12.26.2007 7:59pm
Anderson (mail):
John's and Hattio's were my thoughts as well. I defer to Prof. Kerr on this area of the law that he knows well and I know not at all; but I would look forward to his distinguishing Burr's case from the present-day one.
12.26.2007 8:36pm
George Weiss (mail):
also the burr decision says nothing of the inevitability doctrine used by the magistrate in the recent decision.
12.26.2007 10:59pm
OrinKerr:
Anderson,

I think of the Burr case as being akin to Hiibel v. Sixth Judicial District Court; in the circumstances of the case, there was no clear reason to think complying with the subpoena would be incriminating. I don't see it as really relevant to the reasoning in the Boucher case, which I have addressed at significant length in the other two posts; I just thought it was cool that the other case was 200 years old and was such a high-profile matter. I also am just interested in Aaron Burr; a fascinating historical figure.
12.26.2007 11:54pm
notalawyer:
Two hundred years ago, did courts grant immunity from prosecution in order to secure testimony? Seems to my nonlegal mind that Burr's secretary might have suspected, but not known, that the letter contained something to incriminate him (the secretary), leading him to refuse to give up the cipher. If so, a grant of immunity should have removed his objection to testifying.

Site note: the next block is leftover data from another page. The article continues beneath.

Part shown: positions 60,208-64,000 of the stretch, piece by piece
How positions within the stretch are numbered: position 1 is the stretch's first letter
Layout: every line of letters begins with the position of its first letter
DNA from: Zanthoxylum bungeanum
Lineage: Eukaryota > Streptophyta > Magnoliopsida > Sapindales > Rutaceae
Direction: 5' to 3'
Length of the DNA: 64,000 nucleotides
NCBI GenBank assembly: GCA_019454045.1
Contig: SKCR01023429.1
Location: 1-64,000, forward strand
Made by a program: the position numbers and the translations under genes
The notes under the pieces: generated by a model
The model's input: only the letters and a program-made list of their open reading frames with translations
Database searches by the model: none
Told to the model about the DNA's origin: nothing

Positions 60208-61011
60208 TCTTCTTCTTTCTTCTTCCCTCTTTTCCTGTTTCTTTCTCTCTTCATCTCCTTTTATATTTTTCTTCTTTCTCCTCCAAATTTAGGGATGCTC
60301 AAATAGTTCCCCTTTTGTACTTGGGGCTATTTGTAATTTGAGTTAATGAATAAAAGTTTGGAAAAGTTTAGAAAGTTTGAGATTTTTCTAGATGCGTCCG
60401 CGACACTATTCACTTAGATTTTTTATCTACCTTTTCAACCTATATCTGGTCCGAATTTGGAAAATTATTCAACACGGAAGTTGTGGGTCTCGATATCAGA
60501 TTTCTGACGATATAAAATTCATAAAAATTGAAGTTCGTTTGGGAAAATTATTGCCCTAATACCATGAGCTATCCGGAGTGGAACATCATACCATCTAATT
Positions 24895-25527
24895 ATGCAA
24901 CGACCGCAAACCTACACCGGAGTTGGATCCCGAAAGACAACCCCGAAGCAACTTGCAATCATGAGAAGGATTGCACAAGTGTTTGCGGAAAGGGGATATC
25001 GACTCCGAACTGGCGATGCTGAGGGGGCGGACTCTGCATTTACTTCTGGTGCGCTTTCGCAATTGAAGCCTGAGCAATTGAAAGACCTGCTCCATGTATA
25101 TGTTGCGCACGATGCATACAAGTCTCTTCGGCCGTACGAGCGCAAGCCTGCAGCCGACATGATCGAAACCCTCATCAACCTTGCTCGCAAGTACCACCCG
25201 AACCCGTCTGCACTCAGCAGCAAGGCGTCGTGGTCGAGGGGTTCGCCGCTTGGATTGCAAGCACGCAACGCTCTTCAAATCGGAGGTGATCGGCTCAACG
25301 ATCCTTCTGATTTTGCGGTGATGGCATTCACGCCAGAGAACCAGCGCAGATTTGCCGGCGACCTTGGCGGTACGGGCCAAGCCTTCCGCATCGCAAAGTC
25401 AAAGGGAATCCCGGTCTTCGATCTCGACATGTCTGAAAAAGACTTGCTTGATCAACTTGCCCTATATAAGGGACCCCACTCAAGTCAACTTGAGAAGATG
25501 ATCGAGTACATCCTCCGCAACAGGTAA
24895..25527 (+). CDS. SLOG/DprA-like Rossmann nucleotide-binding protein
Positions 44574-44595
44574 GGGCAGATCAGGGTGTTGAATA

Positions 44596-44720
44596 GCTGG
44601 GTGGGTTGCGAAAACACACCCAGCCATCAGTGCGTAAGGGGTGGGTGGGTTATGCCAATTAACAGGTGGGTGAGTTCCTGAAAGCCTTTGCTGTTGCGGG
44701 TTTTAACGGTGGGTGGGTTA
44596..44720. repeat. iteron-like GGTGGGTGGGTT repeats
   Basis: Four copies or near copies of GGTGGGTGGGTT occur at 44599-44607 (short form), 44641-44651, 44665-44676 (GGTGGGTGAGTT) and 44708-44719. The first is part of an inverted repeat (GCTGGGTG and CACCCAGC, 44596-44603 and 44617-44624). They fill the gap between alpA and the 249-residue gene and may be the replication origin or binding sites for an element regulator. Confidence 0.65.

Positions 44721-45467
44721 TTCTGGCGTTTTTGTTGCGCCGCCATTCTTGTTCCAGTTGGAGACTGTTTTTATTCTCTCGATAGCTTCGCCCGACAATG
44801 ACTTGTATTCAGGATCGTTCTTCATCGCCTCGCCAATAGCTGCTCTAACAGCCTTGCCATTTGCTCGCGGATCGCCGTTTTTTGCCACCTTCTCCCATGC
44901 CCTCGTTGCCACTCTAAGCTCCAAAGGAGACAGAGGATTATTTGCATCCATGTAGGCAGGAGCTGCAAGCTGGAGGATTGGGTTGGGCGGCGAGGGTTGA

12.27.2007 9:46am
BruceM (mail) (www):
The way I read this, there has never been a crime if misprision of misdemeanor, only misprision of felony (treason, of course, being a felony). That's the way the statute reads today, too. The crime is called "misprision of felony." I'm not sure what misdemeanor Marshall is referring to, but I think his point was that until the letter is decyphered in camera, there is no way to know that it relates to the felony of treason (rather than to a misdemeanor). In other words, just because the letter would incriminate you of misprision of a crime is not enough to assert the 5th, it has to be misprision of a felony.
12.27.2007 12:30pm
Apodaca:
I'm troubled by Marshall's implication that an alternative (and innocent) explanation for the knowledge to be testified to -- "the present knowledge of the cipher" -- is grounds for finding the privilege inapplicable. The possibility of an innocent explanation is, by itself, hardly enough to vitiate the incriminatory risk; otherwise, prosecutors would always be free to demand an answer to such questions as "Do you know what the scope and objectives of [insert relevant conspiracy] were?" on the theory that the witness could theoretically have come to know that information after the fact without participating in the crime.
12.27.2007 2:24pm
Fub:
I have legally irrelevant question, which answer might underscore another historical irony in this case.

Was Burr's letter encrypted with Jefferson's wheel cipher?
12.28.2007 8:17am